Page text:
In this Toys of Yesterday, I wanted to take a trip back, but not too far into the past. Many of you may remember the Zoids animation that aired on Cartoon Network's Toonami block back in 2001. Well, for those of you who do remember the show, Zoids was pretty much my after-school drug. I loved the whole idea of robotic, piloted animals that fought each other in tournaments. Well, because of the popularity of the show, Hasbro joined with Tomy Japan to bring the Zoids model kits stateside.
The series literally had hundreds of different models of Zoids that ranged from small caterpillars to gigantic brontosaurs. The funny thing is, the series that I and many others are so familiar with was not the first series of Zoids. The history of the series spans much farther back than that.
Hit the jump to take a ride through the history of Zoids!
Zoids, short for Zoic Androids were first created in the 1980s, and were developed for sale in Japan, the United Kingdom, and the U.S. The models, while simple at the time, had wind-up motors to simulate a walking or moving robotic creature. As time went on, many Zoids were equipped with much more advanced moving techniques to make them seem "life-like." Above are the flying pterodactyl Raynos, and the "oh, so hungry" Tyrannosaurus Giga Gojulas. As referenced in its name, the Giga Gojulas is a direct reference to Godzilla, or Gojira as he is known in Japan.
Most of the Zoids line, like mine, are 1/72 scale, but there are ones out there that range in the 1/24 scale, making them much more massive and detailed. It is also interesting to note that while Japan and the U.S. both sold the same Zoids model kits in the 1980s, the U.S. had no storyline or background to the Zoids line, while Japan had a "Battle Story," detailing the sides each Zoid represented. The Zoids created at that time also were more like the skeletons of creatures than the actual robotic creatures themselves, as seen below:
There have been fourteen different Zoids set releases, combined to have over two hundred different Zoids to date. Of course the more recent the Zoid, the more features and poseability it will have. This collection seen below is quite vast, but it only sums up about one third of the entire collection.
So what makes a Zoid a Zoid? First the model kit must have a wind-up motor system. Second, it must have pegs to hold together the body and limbs, as seen below. Finally, the Zoid must have a cockpit for a small plastic pilot to sit in. That is pretty much all it takes to be a Zoid.
In 1999, Japan created an entirely new series of Zoids. These Zoids have much greater mobility and many of the larger scale ones include battery-powered motors and no wind-up mechanism. Those Zoids are what I have today. They are probably the ones most popular and most recognizable to North America. The Zoids shown above are the Berserk Fury (left) and the Liger Zero (right). These two represented the two opposing sides in the first American Zoids animation, known as the New Century Zero series in Japan. In this series, the two seen above are revealed to be unique Zoids known as "Ultimate X Zoids," which meant they were able to learn and adapt to different situations without the use of a pilot.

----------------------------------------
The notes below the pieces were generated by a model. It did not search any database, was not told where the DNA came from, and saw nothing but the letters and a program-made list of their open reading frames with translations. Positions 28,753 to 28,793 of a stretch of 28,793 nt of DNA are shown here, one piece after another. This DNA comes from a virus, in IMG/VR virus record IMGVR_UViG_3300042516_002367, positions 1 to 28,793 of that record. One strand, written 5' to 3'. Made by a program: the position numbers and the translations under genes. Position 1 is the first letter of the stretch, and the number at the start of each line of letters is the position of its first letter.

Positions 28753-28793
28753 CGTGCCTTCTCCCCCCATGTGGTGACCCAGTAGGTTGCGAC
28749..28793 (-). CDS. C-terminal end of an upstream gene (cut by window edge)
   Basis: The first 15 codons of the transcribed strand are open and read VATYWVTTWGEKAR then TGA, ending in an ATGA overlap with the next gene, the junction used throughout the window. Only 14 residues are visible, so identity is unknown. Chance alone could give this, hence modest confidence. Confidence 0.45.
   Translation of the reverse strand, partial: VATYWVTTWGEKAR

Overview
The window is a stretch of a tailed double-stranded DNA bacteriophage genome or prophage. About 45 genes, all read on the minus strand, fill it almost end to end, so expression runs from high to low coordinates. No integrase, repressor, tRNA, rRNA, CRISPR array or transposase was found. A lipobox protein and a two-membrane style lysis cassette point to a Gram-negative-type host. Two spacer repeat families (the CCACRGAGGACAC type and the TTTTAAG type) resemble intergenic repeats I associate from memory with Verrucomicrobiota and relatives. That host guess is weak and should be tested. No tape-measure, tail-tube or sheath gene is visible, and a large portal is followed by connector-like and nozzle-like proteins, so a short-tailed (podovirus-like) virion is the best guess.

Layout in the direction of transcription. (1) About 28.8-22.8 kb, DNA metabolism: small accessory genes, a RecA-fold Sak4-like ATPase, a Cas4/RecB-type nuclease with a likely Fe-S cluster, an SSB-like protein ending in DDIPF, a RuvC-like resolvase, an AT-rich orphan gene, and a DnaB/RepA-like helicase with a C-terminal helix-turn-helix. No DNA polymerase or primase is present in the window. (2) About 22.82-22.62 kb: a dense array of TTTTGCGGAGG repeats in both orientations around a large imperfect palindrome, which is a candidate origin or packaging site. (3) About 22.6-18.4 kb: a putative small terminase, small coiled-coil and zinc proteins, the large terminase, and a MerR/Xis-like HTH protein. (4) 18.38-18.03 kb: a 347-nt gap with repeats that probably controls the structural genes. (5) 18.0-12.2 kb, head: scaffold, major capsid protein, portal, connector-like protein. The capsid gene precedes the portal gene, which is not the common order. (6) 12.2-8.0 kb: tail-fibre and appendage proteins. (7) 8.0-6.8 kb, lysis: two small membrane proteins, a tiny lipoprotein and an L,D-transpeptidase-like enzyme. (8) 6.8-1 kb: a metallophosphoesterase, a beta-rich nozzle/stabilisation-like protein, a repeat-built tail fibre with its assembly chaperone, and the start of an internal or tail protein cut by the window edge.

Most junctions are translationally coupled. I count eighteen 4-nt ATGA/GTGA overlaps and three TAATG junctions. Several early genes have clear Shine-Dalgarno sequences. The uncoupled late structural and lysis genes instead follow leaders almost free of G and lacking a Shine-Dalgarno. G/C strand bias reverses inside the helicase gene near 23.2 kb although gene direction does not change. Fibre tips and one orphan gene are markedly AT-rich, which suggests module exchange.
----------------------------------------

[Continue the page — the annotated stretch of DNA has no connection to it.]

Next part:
What I liked most about the series and the model kits was the depth and detail that every Zoid had. In the show, Liger Zero had four different armor parts (including the normal armor shown above), collectively known as the C.A.S. or "Changing Armor System." The armors were the Schneider, a red armor system for Liger Zero that improved his close-quarters combat with various blades; the Jager, a blue armor system that improved Liger Zero's speed dramatically, and the Panzer, a military olive green armor system that focused everything into long-range attacks like missiles and gun attacks. While I wanted each of them, only a Schneider system was released in the U.S. that came already bundled with a Liger Zero, which I already had.
The Berserk Fury (known as the Berserk Fuhrer in Japan) was different. It only had one set of armor parts, but it had a special attachment known as the Buster Claws, which could be used to counteract the Fury's small arms for close-quarters combat, and could double as twin-charged beam cannons.
What I probably enjoy most about Zoids is the level of enjoyment I had while building them. Unlike Gundam models which can get tedious to outright boring sometimes, every single Zoid I've built, I've never had any problems with build quality or even structural complaints. Each one comes with a level of poseability that exceeds its motor system. For example, the Shadow Fox seen above has a full 180 degree turning Gatling gun, as well as a head that can turn side-to-side as well as up and down for the "howling" effect.
The Liger Zero, the Giga Gojulas, and the Berserk Fury are all battery-powered and come with two modes of movement. For the Liger Zero and Giga Gojulas, you can have them walk fast, or have them walk slow (the Giga Gojulas must have its stance changed, however). The Berserk Fury can either walk, or have his particle beam cannon open up. Newer models of Zoids have a wireless remote control add-on, so you could actually simulate a battle if you wanted to.
Zoids have been quite a great influence on my model-building hobbies. Without them, I probably would never have been able to complete my first Gundam model. They live on as a testament to the much more archaic wind-up toys of yesterday. With the New Century Zero animation series that I watched almost every day after school to the incredibly short run of Zoids: Fuzors, Zoids will always have a place on my collection shelf.
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